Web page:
If you want to know about risk you don't ask a doctor or policeman, they spend all day looking at accident victims so they have a distorted perception of the probability of accidents occurring. See availability heuristic.


I beg to differ. Other than traffic cops the police deal with a wide range of stuff apart from RTAs and other accidents. Because serious accidents are rare events. I spent 30 years in the police dealing with RTAs on a weekly basis usually car v car. I only dealt with one cyclist with a head injury. He was wearing a helmet. The accident could have been avoided by not riding down a steep hill with a known brake fault. Most head injuries I saw were from falls or assaults and there was more often than not alcohol involved.

To put that 1 serious cycling head injury in context ........ in the same period I dealt or was first on the scene at more sudden deaths than I can remember, but including 2 cot deaths, around 6 drownings, a few hangings, other suicides, 1 firearms death and so on.

Serious or fatal cycling accidents are rare and many that happen are avoidable. Serious cycling crashes didn't register on my regular workload.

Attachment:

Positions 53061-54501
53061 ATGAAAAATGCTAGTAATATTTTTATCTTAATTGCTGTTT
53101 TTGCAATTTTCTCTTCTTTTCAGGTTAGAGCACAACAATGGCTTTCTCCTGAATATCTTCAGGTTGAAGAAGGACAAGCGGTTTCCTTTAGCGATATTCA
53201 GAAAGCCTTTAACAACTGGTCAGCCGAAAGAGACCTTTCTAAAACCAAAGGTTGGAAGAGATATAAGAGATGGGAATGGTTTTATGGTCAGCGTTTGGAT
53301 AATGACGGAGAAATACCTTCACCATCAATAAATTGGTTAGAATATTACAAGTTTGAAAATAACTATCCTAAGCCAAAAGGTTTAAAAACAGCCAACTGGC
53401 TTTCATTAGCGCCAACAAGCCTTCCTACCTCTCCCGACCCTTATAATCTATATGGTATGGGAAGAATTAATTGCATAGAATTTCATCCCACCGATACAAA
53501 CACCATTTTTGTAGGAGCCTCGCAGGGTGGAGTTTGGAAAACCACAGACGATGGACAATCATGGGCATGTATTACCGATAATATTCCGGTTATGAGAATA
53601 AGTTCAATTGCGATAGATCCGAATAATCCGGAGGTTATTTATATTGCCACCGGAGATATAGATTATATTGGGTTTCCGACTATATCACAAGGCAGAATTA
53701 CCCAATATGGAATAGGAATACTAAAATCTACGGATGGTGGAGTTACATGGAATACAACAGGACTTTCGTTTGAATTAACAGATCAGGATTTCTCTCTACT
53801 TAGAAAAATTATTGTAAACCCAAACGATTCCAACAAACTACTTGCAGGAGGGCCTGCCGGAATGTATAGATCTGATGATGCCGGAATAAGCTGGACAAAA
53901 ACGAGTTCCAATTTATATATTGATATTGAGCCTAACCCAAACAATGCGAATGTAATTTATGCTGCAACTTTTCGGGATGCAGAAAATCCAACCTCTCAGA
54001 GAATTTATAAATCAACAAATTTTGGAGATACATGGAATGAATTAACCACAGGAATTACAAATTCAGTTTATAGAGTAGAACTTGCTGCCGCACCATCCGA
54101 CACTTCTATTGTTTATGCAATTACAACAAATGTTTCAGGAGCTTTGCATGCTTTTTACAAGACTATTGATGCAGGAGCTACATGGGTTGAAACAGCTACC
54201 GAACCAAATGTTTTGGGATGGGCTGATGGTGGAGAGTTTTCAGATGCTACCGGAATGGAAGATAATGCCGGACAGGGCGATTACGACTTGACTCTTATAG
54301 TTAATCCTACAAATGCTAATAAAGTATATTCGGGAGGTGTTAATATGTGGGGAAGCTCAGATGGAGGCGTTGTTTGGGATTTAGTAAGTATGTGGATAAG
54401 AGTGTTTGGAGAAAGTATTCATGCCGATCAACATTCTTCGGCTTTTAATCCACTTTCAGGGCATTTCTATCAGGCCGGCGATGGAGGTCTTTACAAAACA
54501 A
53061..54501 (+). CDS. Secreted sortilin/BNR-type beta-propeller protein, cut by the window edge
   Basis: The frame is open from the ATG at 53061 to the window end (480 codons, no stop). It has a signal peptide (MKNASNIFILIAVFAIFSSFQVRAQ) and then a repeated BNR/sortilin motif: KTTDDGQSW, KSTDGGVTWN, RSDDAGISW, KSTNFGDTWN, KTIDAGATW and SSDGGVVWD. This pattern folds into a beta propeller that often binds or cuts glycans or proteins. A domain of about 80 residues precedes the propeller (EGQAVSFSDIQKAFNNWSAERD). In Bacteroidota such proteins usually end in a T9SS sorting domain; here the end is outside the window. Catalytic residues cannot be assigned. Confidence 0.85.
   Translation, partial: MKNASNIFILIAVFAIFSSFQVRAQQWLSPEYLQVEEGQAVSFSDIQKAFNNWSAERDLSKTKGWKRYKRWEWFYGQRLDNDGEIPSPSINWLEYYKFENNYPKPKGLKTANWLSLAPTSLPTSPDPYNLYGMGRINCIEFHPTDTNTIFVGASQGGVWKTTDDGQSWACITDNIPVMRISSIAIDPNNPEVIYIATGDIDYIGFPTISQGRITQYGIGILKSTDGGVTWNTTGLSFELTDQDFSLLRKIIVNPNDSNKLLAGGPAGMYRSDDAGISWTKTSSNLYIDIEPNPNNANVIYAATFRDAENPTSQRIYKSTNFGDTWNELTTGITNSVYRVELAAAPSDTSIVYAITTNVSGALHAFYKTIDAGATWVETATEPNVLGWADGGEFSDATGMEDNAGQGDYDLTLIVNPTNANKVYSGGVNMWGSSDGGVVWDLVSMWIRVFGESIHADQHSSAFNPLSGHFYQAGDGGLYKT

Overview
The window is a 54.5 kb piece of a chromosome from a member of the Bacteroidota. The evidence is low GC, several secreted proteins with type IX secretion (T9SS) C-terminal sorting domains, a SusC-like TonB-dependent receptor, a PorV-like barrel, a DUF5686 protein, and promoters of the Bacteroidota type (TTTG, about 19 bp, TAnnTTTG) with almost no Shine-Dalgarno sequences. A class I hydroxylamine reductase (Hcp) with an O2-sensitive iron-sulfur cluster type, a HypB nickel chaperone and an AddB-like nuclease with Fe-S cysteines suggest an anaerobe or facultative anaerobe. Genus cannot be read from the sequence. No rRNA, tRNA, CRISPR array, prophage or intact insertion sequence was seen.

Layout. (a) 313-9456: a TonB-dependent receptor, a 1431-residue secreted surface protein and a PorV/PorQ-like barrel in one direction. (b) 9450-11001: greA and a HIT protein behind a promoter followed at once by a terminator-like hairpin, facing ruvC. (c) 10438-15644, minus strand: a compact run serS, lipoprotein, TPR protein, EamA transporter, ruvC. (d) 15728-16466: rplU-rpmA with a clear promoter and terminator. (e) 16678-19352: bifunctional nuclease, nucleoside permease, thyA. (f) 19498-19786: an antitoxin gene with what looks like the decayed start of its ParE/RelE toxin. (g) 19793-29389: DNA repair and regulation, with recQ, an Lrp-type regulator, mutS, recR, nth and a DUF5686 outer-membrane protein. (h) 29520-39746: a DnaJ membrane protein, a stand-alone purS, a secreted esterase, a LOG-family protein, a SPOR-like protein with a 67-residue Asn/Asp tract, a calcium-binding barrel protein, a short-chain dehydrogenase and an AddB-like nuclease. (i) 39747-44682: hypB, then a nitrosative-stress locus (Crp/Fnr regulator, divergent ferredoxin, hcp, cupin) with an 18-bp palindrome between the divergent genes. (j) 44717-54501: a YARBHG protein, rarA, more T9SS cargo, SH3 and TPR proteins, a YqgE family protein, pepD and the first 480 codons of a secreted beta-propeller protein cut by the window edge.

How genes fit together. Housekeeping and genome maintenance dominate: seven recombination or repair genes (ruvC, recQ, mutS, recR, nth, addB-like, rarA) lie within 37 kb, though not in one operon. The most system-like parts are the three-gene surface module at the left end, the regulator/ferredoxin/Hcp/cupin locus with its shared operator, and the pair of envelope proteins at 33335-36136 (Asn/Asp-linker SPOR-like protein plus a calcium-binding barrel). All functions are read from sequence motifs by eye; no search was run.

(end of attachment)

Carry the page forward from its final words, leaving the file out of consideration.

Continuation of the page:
axel_knutt
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Re: Helmets for use on your arm?

Postby axel_knutt » 13 Aug 2017, 5:52pm

irc wrote:
axel_knutt wrote:
Tangled Metal wrote:Can medical professionals keep to what they know and leave risk analysis to the experts

If you want to know about risk you don't ask a doctor or policeman, they spend all day looking at accident victims so they have a distorted perception of the probability of accidents occurring. See availability heuristic.


I beg to differ. Other than traffic cops the police deal with a wide range of stuff apart from RTAs and other accidents. Because serious accidents are rare events. I spent 30 years in the police dealing with RTAs on a weekly basis usually car v car. I only dealt with one cyclist with a head injury. He was wearing a helmet. The accident could have been avoided by not riding down a steep hill with a known brake fault. Most head injuries I saw were from falls or assaults and there was more often than not alcohol involved.

To put that 1 serious cycling head injury in context ........ in the same period I dealt or was first on the scene at more sudden deaths than I can remember, but including 2 cot deaths, around 6 drownings, a few hangings, other suicides, 1 firearms death and so on.

Serious or fatal cycling accidents are rare and many that happen are avoidable. Serious cycling crashes didn't register on my regular workload.